Tuesday, August 25, 2009

Baby Green Fig Preserve

A Fig Tree by Melita on Flickr

We had a wonderful harvest of our green figs this year; however, every year, we seem to have a second crop which absolutely never matures. It seems a shame to let them just drop off and rot, so I tried to find something to do with them. I'll tell you, it was a challenge. While I did find a couple of recipes (or thought I did), none of them provided me with actual, specific processing instructions, and that's a problem for figs (here are instructions for canning fresh, ripe figs - you'll notice how long the boiling water bath processing takes with them).

Figs are not a highly acidic fruit, so you either have to acidify what you're preparing them for, or you have to pressure can them (I got reference for the pressure processing from a couple of different sources, including Stocking Up, to use 5 lbs pressure for 10 minutes, but my pressure canning manual that came with my weighted-gauge pressure canner doesn't recommend anything done at less than 10 lbs pressure). That's fine, but I didn't really have a positive idea of how long & at what pressure to process in the pressure canner. And how much lemon juice or vinegar do you need to add to acidify them sufficiently to just use the boiling water bath method? And really, who wants to process for 45-50 minutes in the boiling water when a pressure canner cuts the time enormously?

Not really knowing what to do, I sort of combined knowledge from a few different locations. My base recipe was from a post by "denninmi" on a garden forum. But I added a signifcant amount of vinegar (roughly based on this pickled green tomatoes recipe) to hopefully increase the acidity sufficiently.

Sikalaki Gliko

2 pounds unripe figs
3 pounds sugar
2 cups cider vinegar
1 cup water
1 lemon, seeded & diced fine
1/2 tsp cloves
1 tsp cinnamon

Rinse the figs and poke a hole in blossom end of each fig with a thick nail, a screwdriver or just a paring knife. This step is very messy from the sticky latex oozing out of the figs. I also pruned off the stems, but other recipes suggest to leave the stems intact (I suspect this is for ripe figs only, but I'm not sure).
Place figs in water and let them soak for a few hours (I basically let them soak overnight). Discard the soaking water.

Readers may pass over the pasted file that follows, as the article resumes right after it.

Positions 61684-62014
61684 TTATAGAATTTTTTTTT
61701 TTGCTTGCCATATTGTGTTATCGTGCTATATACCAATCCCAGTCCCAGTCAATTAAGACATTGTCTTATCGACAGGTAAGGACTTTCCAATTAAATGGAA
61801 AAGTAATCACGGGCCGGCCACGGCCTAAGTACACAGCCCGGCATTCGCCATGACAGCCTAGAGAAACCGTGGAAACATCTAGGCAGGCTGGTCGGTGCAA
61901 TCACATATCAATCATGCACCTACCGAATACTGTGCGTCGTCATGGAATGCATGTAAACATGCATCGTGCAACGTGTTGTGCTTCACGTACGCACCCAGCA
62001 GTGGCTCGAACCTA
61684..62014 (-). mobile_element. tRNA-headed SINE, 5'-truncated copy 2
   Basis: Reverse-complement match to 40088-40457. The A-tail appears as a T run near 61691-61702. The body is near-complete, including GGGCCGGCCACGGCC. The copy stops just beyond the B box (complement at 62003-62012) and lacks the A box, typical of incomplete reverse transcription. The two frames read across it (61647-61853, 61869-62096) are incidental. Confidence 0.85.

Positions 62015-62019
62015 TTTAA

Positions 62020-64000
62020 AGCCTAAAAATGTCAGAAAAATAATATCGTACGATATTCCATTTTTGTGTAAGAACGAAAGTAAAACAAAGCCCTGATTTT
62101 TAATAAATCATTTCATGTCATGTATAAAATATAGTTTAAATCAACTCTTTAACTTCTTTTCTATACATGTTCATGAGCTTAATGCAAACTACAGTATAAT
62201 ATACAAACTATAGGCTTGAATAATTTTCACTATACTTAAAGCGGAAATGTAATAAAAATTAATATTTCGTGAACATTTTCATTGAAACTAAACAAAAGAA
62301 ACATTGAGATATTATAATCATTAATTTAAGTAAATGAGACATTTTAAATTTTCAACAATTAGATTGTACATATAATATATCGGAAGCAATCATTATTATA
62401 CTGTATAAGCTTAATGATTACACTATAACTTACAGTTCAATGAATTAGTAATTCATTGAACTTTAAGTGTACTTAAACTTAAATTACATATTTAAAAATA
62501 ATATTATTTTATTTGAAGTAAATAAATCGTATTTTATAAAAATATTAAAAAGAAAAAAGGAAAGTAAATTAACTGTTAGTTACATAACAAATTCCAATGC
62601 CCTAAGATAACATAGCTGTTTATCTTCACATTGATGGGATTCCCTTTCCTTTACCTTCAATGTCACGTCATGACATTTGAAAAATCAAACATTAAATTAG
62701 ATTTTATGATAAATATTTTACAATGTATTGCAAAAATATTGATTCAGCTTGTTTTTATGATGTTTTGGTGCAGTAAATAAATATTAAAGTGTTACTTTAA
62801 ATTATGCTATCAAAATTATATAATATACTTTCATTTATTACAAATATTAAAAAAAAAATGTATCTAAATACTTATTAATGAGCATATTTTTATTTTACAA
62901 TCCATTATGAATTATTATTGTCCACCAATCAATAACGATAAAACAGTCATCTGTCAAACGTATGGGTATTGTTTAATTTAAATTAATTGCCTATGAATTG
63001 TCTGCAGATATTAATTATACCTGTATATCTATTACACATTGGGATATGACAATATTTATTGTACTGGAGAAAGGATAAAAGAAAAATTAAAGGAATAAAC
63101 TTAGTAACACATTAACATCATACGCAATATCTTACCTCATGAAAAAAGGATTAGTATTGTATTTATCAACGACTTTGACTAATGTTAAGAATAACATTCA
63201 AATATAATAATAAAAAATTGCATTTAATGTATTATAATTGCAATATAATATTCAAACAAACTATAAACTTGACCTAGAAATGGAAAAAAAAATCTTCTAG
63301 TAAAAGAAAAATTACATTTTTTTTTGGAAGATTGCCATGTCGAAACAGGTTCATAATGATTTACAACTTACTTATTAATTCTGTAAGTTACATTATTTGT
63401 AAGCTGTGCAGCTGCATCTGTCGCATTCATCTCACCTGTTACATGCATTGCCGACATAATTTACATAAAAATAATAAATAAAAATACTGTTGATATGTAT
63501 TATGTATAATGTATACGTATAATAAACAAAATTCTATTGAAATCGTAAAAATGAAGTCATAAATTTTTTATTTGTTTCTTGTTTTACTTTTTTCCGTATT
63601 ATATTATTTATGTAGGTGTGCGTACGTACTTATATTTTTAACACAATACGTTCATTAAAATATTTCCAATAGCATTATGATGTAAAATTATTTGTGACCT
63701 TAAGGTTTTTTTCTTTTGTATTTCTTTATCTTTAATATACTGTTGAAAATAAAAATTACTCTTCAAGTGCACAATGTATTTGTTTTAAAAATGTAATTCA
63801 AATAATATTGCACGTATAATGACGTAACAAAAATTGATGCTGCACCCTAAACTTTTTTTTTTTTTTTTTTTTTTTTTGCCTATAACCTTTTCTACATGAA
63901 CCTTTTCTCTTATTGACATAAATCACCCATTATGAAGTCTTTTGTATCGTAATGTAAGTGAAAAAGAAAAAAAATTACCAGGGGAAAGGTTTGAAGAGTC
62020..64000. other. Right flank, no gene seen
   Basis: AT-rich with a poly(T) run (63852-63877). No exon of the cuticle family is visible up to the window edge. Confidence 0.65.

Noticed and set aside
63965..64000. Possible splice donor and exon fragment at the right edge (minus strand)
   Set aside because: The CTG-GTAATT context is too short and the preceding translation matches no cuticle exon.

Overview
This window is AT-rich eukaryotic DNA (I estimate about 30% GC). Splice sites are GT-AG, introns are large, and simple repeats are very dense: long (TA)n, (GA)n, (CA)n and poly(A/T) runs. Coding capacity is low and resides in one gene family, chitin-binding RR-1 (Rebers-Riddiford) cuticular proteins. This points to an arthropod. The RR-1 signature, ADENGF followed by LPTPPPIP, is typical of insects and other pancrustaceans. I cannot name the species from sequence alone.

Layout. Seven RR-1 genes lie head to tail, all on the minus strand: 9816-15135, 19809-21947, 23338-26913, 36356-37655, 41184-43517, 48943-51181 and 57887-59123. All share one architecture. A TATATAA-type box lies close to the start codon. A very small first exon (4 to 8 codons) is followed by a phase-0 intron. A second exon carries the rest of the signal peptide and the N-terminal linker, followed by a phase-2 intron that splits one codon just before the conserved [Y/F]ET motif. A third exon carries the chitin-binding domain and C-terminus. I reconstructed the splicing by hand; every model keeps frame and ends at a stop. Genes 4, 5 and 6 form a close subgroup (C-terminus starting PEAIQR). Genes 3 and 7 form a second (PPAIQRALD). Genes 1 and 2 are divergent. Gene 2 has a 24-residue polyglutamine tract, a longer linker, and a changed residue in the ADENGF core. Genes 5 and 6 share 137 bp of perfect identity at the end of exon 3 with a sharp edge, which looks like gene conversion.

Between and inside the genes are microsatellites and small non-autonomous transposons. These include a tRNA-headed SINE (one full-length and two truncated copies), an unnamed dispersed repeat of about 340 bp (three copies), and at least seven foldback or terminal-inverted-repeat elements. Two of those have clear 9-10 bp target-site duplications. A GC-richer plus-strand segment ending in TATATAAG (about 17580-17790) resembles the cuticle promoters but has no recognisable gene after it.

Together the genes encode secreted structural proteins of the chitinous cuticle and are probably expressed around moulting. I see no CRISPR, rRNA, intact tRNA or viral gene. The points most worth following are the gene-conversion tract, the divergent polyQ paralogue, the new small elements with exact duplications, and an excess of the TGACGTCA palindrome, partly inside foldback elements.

Boil the figs in plain water for 15 minutes.
Transfer figs into cold water, allow to cool down, then drain.
Replace cooking water with fresh water, and repeat the sequence of boiling the figs for 15 minutes, putting them in cold water until they’re cool, and then draining them.

I used a less than perfect aluminum pot (stainless steel is always recommend for preserving foods as it's non-reactive), because I didn't want to have an uncleanable, boiled-on latex mess on my wonderful stainless steel maslin pan. Yes, the boiled latex came off with a significant amount of elbow grease and a scrubby pad.

Boil the 3 pounds of sugar with the vinegar and water for about 5 minutes, then add the figs, diced lemon and spices.
Boil the figs in the syrup for 30 minutes, then turn the heat off.
Leave the figs in the syrup for 12 hours.
Remove the figs from the syrup and boil the syrup until "thick" - I boiled the syrup to soft-ball stage (230F). This took a good hour of stirring and waiting.
Put the figs back in and bring back up to a boil so that the figs are hot and the syrup is boiling. I did this part in my maslin pan, which was perfectly shaped for this step, and by this point the latex had been boiled out of the figs.

Transfer the figs to clean, scalded half pint (250 mL) jars. Squish the figs down so that the air is pushed out of the centres, and to pack the jar well. Don't pack the figs too tight; I did that and had to reprocess 5 of my 7 jars! And as a result of reprocessing, I had to make up a quick & dirty vinegar syrup to bring up the volume. Pour a little syrup to bring headspace up to 1/2" from rim. Run non-metal spatula around inside edge of jar to let air out, and adjust the headspace as necessary. Wipe rims with hot damp paper towel and apply two-piece metal snap & screw lids.

Now here's the tricky part. I couldn't find any concrete information about the processing time, so I placed the jars in my weighted gauge pressure canner and processed at 10 lbs pressure for 10 minutes (remember that you have to vent the canner according to the manufacturer's instructions before you place the weighted gauge on the vent, and timing for processing starts once the gauge starts to jiggle, indicating that the 10 lbs pressure has been reached).

I have to say that boiling the green figs is horribly stinky. I didn't enjoy that at all (about as pleasant-smelling, in my opinion, as boiling stinging nettle for nettle beer; in fact, I thought the boiling figs was far worse than the stinging nettles, and that's saying something). But once you get the figs into the syrup and start to flavour them with sweet & spice, it seems much less unpleasant. I tried one of the figs today and while it's not sweet, exactly (the syrup is), and it doesn't taste like a fresh ripe fig, you can certainly get an essence of fig-ness from the flavour, as well as green-ness. It'll be really interesting to try it with stinky cheese and crackers; that's what I'd originally wanted to do this for. So, fingers crossed it was worth doing!!

And fingers crossed that I don't kill us all with botulism from under-processing the figs. But with the vinegar, and the increase pressure, I think (hope!) I've over-compensated.

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